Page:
IOR countries to pursue open regionalism to stimulate growth
Trade and industry ministers of Indian Ocean Rim Association for Regional Cooperation (IORARC) member nations agreed to promote trade within the grouping to encourage economic cooperation and development in the strategic Indian Ocean region. India (Gurgaon) and Mauritius co-hosted the first economic and business conference under the theme of “Deepening Economic Linkages for Balanced, Inclusive & Sustainable Growth”.
They decided to encourage “open regionalism” and reconcile trade practices in line with international norms and lower trade barriers. The group also agreed to build on the complementarities and identify key growth sectors.
The members also expressed concern over the debilitating global economic environment and how low rates of growth in advanced economies have affected developing economies through slower international trade and lesser FDI inflows and urged member nations to adopt measures, consistent with their WTO obligations to boost growth and development in the region.
What is IORARC?
IORARC is Indian Ocean Rim Association for Regional Cooperation (IORARC) is an association of 20 member countries. The group came into being in March 1995 in Mauritius. Through it pass some of the most important energy transport routes from Middle East to South-East and East Asia, and securing these routes has become a global priority.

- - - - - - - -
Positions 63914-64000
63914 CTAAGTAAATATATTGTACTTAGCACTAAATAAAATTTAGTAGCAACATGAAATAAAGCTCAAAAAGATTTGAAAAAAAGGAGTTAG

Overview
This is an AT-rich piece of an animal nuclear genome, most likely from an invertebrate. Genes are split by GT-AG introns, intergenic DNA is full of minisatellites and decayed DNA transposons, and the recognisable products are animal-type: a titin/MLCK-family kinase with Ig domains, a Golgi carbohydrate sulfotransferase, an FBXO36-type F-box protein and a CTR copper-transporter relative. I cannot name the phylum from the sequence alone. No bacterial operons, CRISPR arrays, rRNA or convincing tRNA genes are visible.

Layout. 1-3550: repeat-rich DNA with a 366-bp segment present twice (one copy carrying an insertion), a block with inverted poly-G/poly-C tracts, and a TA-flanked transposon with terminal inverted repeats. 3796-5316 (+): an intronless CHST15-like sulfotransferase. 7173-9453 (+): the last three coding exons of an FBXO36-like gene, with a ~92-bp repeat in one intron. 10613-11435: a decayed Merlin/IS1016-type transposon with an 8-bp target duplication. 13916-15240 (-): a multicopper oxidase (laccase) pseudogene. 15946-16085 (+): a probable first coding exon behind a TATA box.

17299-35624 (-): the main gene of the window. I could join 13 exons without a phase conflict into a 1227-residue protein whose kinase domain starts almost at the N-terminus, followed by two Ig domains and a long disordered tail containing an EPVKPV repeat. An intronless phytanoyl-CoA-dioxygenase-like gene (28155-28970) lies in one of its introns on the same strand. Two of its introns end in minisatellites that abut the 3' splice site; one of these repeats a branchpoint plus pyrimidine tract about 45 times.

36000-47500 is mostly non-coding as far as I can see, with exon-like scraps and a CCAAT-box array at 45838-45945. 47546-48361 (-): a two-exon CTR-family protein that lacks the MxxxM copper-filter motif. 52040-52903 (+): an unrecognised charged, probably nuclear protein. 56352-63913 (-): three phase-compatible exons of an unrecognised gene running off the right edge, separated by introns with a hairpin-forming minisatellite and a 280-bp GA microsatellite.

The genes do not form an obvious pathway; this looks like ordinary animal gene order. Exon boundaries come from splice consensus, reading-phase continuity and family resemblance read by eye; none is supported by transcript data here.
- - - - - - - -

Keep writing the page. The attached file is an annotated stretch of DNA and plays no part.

Who are the 20 members?
The IOR-ARC, which is the only pan-Indian ocean grouping, has 20 members, namely Australia, Bangladesh, Comoros, India, Indonesia, Iran,Kenya, Malaysia, Madagascar, Mauritius, Mozambique, Oman, Seychelles,Singapore, South Africa, Sri Lanka, Tanzania, Thailand, the United Arab Emirates, and Yemen.
And there are six dialogue partners, namely China, Egypt, France,Japan, and Britain, and the United States, and two observers, namely, the Indian Ocean Research Group and the Indian Ocean Tourism Organization.
Objectives of IORARC:
1. To promote sustainable growth and balanced development of the region and Member States
2. To focus on those areas of economic cooperation which provide maximum opportunities for development, shared interest and mutual benefits
3. To promote liberalization, remove impediments and lower barriers towards a freer and enhanced flow of goods, services, investment, and technology within the Indian Ocean rim.
What was India’s point at this conference?
India called for a common maritime security enforcement regime and liberal visa regimes to boost trade and investment. India looked for deeper relationships with the member nations and intends to play an enhanced role on the high seas to boost trade without militarising the region.